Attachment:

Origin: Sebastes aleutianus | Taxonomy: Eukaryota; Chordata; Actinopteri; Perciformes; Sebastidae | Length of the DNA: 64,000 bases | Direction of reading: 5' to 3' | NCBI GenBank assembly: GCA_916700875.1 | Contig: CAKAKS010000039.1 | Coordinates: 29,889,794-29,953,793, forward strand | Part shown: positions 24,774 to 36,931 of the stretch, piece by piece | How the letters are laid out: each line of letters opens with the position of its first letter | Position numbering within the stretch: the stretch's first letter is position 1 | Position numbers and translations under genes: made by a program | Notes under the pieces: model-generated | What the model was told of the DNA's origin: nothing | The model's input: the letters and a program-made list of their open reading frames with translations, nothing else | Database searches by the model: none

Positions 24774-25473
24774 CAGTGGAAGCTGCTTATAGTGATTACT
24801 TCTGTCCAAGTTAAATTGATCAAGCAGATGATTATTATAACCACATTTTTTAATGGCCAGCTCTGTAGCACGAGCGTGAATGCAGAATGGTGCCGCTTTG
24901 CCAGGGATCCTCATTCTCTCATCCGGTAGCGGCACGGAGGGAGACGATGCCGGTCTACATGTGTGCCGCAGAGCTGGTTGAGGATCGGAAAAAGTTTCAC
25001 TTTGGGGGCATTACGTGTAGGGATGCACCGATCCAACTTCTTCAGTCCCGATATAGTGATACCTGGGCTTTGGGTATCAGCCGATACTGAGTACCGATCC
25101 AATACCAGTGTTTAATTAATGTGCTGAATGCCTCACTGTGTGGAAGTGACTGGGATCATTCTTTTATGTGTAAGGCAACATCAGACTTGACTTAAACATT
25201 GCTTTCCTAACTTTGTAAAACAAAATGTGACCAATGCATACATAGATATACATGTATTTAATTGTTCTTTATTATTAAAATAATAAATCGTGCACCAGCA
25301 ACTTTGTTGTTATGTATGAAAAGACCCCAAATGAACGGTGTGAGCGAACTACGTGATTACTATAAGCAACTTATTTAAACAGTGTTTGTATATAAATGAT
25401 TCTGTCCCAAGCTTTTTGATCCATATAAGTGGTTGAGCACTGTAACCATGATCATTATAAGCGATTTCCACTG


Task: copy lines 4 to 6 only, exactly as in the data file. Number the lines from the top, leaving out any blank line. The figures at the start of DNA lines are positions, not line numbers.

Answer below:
24801 TCTGTCCAAGTTAAATTGATCAAGCAGATGATTATTATAACCACATTTTTTAATGGCCAGCTCTGTAGCACGAGCGTGAATGCAGAATGGTGCCGCTTTG
24901 CCAGGGATCCTCATTCTCTCATCCGGTAGCGGCACGGAGGGAGACGATGCCGGTCTACATGTGTGCCGCAGAGCTGGTTGAGGATCGGAAAAAGTTTCAC
25001 TTTGGGGGCATTACGTGTAGGGATGCACCGATCCAACTTCTTCAGTCCCGATATAGTGATACCTGGGCTTTGGGTATCAGCCGATACTGAGTACCGATCC